Prosecutors find insufficient anti-terrorist protection at Murmansk nuclear waste sites
An inspection by the prosecutor’s office in Murmansk revealed poor anti-terrorist measures at Saida Bay, Andreeva Bay and Gremikha, Kommersant reports.
The law enforcement officials brought the violations in for court, asking to oblige the defendant to install extra physical barriers of protection and other means to enhance security.
All three sites are operated by SevRAO, the Murmansk branch of Russia’s Federal State Enterprise RosRAO which is responsible for handling and storing of radioactive waste.
The law says all sites storing materials that could harm human health and environment, or be vulnerable to theft of radioactive materials, should have systems promptly detecting unauthorized actions and hinder them, while neutralizing violators.
RosRAO admits the violations identified by the prosecutor’s office, but asked for a prolonged time period to implement the required measures with improved protection. The entity also said some of the violations were already implemented; like a diesel generator as back-up for electricity to the alarm- and sensor systems at Gremikha.
The Leninsky District court in Murmansk, however, did not give SevRAO the requested period until December 2024 to improve physical protection, but ruled that all new barriers should be in place by December 2022.
Rosatom, Russia’s State Atomic Energy Corporation says on its portal that “Security at nuclear facilities represents our top strategic priority; it is viewed as a prerequisite for successful performance in the nuclear industry.”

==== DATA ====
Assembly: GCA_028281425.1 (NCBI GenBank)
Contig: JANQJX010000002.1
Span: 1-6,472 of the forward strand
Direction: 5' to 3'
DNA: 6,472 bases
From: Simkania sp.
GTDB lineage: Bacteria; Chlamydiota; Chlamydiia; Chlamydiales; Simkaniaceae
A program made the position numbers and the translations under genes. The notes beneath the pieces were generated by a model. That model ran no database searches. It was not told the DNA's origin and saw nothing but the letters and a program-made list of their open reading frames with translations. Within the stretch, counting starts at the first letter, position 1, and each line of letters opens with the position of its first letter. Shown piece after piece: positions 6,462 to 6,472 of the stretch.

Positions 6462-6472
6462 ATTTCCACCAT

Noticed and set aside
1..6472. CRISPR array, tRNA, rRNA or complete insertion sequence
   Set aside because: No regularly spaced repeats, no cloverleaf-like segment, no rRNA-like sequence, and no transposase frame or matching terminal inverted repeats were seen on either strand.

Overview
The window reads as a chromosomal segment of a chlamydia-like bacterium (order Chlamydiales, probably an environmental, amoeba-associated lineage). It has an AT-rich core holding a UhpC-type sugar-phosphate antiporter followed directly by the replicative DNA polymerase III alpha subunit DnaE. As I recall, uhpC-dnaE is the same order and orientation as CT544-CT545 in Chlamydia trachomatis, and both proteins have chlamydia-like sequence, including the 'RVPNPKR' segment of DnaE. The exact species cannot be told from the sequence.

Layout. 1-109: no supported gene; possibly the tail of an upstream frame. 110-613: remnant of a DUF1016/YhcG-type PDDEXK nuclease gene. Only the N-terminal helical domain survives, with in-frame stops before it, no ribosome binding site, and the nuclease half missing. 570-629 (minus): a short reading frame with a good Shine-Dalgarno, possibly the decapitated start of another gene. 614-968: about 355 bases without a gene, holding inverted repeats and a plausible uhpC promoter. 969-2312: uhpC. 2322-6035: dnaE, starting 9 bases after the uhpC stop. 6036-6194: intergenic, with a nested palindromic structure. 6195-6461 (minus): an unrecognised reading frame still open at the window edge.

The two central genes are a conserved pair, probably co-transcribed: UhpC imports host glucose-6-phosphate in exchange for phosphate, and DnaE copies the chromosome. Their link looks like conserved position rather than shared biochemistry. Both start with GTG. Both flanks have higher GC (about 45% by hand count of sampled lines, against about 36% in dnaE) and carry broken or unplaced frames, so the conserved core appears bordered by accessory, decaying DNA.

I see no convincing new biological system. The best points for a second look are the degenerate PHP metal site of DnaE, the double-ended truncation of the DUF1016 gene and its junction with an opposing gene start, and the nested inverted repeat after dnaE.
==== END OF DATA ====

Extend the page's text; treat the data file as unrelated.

Andreeva Bay is the main storage site for spent nuclear fuel and solid radioactive waste from the navy’s operations of submarines during the Cold War. Work is already underway to ship out casks with the uranium fuel. First with ship to Murmansk, then with train to Mayak which is Russia’s reprocessing plant in the South-Urals.
European nuclear safety aid
Both Norway and Great Britain have contributed to new infrastructure, including buildings, electricity, roads and fences in Andreeva Bay. In Saida Bay, Germany and Italy have paid hundreds of millions of euros for construction of the huge onshore storage pad and handling facility for reactor compartments and solid radioactive waste.
According to the claims by the prosecutor’s office, the single concrete fence topped with barbed wire isn’t sufficient enough to stop terrorists. The facility should be equipped with a physical barrier around the entire boundary.
Anti-terrorist measures and protection of nuclear objects are a priority for Russia. In April last year, Chechen special forces, the so-called «Flying Squad» and «Terek» groups had a joint exercise with regional security forces at Atomflot, the base for nuclear-powered icebreakers in Murmansk.
The drill involved «a group of terrorists» taking over one of the nuclear icebreakers, before being defeated by the special anti-terrorist rapid response teams, the Barents Observer reported. Both Chechen «Flying Squard» and «Terek» are part of Rosgvardia, the National Guard of Russia.
In 2010, world leaders, including Russia’s then-President Dmitry Medvedev, met at the Nuclear Security Summit and agreed that «nuclear terrorism is one of the most challenging threats to international security, and strong nuclear security measures are the most effective means to prevent it. »
The U.S. and Russia suspended their nuclear security cooperation in 2014, following the annexation of Crimea. Norway and several other European countries do still maintain cooperation with Russia on nuclear safety, including projects for physical protection.